With the rise of conmen and even fraudulent bank employees in the country, it is becoming hard to tell the difference between a genuine request from your bank and a scam. This has led many Kenyans to lose hundreds of thousands through such scams going by the stories on social media. As such, bank users need to take extra precaution to ensure the safety of their money.
Here are some details that you should avoid sharing about your bank account to avoid getting scammed.
1. Banking Passwords
This one goes without saying but we’ll repeat it for emphasis, NEVER SHARE YOUR PASSWORD. As scammers become more tech savvy, they are now targeting online banking which can be easily hacked. Therefore, you should keep your password extremely private. Don’t even share with your family and if possible, try to change it frequently. Additionally, try to use strong passwords that contain at least 12 characters including symbols and numbers.
2. Personal Information
With the age of social media, nothing is private anymore as people tend to over share. We post everything from our parent’s middle name to our childhood best friends. However, experts have cautioned about sharing personal information, including your birthday, on social media as this may expose you to hacking. Internet hackers can use such information to access to gain access to your social media and even bank accounts. So, you might want to change that detailed Facebook profile.
3. Automatic Authorization
Most people use sites that require monthly renewals such as Netflix. These sites normally request for automatic authorization so as to deduct the monthly fee when it’s up for renewal. While it’s perfectly harmless to authorize this, it may expose you to fraud in the long run if the website falls in the hands of hackers. Since they have access to your bank account, hackers can use such sites to drain the accounts of their subscribers. Depending on which site it is, one would rather renew their subscriptions manually to avoid getting scammed.
4. Identification Information
Identification information such as ID number or full names are sensitive when it comes to bank accounts. This is information that the bank uses to verify its customer and in the wrong hands, it can lead to fraud. In most cases, fraudsters will ask about your full names and ID number so as to gain access to your account while pretending to be you. Since the bank already has these details, it will rarely ask you for the same and it’s up to you to exercise caution.
5. Login Details
Giving out your login credentials exposes your bank account to theft through online transactions. Whether you use your name, email address or alias as your login details, you shouldn’t share this information with anyone. Your bank will not require your login detail. Therefore, if anyone purporting to be your banking service provider asks for it, you should automatically assume it’s a scammer.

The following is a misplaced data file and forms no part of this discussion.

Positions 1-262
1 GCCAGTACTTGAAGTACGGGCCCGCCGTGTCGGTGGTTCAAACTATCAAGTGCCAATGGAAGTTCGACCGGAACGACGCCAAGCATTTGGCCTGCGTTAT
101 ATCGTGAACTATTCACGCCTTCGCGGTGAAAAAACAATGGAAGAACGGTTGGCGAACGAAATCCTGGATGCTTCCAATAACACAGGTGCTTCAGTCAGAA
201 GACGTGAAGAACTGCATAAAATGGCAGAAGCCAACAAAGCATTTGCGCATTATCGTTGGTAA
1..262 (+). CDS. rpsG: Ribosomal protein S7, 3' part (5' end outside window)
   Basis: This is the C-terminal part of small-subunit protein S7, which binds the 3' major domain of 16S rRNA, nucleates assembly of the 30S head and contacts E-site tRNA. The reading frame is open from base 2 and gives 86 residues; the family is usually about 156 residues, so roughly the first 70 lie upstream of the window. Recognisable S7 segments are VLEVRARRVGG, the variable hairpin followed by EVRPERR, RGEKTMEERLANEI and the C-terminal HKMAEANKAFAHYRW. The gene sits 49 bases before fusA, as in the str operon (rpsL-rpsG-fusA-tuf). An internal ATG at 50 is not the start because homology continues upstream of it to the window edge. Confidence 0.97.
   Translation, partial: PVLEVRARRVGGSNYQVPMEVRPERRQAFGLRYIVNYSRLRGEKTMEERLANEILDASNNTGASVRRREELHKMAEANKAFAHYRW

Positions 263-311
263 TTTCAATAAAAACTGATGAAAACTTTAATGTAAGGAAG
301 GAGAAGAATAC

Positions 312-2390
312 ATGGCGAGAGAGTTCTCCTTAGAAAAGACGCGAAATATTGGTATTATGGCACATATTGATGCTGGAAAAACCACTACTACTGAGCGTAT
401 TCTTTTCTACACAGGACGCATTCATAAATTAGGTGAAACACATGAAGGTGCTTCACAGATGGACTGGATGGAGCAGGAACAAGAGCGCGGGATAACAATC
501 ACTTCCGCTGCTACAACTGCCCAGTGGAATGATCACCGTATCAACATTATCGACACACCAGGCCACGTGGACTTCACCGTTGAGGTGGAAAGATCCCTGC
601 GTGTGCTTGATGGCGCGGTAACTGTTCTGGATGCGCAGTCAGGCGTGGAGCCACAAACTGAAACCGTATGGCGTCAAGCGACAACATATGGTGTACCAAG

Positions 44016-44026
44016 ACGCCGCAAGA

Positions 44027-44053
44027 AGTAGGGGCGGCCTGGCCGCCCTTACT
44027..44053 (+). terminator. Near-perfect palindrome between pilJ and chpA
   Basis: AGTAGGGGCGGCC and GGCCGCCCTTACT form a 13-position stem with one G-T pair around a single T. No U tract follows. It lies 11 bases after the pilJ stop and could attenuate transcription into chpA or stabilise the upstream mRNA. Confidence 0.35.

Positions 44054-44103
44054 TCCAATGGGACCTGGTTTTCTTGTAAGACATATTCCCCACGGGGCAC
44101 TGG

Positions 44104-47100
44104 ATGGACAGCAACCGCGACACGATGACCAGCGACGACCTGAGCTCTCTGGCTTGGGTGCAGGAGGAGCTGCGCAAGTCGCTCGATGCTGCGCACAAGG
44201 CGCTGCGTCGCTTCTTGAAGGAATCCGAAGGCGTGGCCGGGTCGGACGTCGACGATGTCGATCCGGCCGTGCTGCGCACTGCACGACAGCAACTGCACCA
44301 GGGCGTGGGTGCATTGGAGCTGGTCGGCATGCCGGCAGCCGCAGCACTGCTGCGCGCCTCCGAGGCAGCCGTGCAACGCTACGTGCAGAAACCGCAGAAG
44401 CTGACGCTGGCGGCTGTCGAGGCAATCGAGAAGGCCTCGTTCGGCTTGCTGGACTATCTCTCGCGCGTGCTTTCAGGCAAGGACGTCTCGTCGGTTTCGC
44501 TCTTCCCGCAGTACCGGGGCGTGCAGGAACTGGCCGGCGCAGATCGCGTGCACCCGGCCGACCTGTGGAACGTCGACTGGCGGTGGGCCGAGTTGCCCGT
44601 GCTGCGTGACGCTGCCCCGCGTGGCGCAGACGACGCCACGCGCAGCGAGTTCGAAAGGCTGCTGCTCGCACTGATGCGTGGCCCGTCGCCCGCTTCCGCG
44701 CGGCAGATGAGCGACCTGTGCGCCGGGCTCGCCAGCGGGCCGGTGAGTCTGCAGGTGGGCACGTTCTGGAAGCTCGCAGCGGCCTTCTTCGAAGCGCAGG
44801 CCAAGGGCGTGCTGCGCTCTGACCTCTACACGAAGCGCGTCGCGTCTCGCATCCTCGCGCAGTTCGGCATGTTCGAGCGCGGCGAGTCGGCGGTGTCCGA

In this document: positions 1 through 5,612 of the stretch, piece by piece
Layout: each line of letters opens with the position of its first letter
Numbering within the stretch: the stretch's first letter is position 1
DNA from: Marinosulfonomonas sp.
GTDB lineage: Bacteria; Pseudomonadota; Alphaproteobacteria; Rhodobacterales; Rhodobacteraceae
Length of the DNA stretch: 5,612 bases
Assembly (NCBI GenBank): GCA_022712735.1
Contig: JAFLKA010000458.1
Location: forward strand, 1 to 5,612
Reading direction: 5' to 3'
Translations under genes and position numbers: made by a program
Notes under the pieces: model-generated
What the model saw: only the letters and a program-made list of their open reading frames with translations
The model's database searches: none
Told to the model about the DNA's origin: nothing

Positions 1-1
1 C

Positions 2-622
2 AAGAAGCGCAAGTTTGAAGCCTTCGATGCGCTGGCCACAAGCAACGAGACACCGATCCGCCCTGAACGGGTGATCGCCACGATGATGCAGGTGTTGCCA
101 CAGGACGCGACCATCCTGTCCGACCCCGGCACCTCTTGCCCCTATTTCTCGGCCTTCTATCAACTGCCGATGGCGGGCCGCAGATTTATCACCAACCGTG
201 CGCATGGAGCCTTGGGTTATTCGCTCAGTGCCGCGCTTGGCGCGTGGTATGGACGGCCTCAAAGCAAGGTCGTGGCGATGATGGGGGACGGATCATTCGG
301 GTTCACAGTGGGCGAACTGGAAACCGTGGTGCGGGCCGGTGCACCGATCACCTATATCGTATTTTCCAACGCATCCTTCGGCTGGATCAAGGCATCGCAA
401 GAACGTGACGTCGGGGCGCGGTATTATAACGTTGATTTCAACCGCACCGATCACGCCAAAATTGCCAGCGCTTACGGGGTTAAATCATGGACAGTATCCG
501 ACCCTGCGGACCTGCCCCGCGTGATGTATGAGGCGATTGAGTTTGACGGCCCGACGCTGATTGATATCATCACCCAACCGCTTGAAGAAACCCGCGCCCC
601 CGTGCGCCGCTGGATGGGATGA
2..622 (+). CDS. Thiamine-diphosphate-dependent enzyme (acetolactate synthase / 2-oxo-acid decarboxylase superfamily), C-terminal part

6. Debit/Credit Card Details
Debit cards have crucial information that you should never share with anybody. This includes the name, CVV, card number, and expiry date. These details can give someone access to your card and bank account with or without having the physical card. It’s then easy for them to make payments and even withdraw money using your card details. Avoid entering this information in suspicious websites as they may be phishing scams. To ensure that a website is secure, look if they have an “S” after the “http” or a padlock symbol on the site’s address. Also never post pictures of your debit/credit cards on the socials unless you want to get scammed.
7. Routing Number
Your routing number is a nine-digit code on a banker’s cheque that identifies the financial institution where you opened your account. This is usually the same for every user of a certain bank. Though you may need to give this information in some occasions such as making online payments, scammers can use your routing number along your bank account number to transfer money from your account. Be wary of suspicious websites and avoid using your main bank account for online payments but rather consider using prepaid cards.
8. Bank Statement
Though your bank statement is fairly harmless, when it lands in the wrong hands, it can still be used to commit fraud. Statements contain your personal information such as name, address and account details which fraudsters may use to acquire a loan. This is known as identity theft and though it’s not as common in the country, several people have found themselves with loans they never applied for.
9. Email Address
In the digital age, you email address has a lot of important information about you. If a scammer gains access to your email address, they can use it to hack your online accounts including your banking app. Though it’s harder to acquire a new password for most banking apps, scammers can still reset your password and transfer money from your account with little effort. As such, you should keep a close eye on your banking app and avoid accessing your email through public Wi-Fi or cyber cafes.
10. Bank Balance
While this does not directly put you at risk of getting scammed, this information may attract potential scammers. Sharing your bank account balance may entice the other party to defraud you if they think you have enough money. This should be private information that should be kept between you and your bank.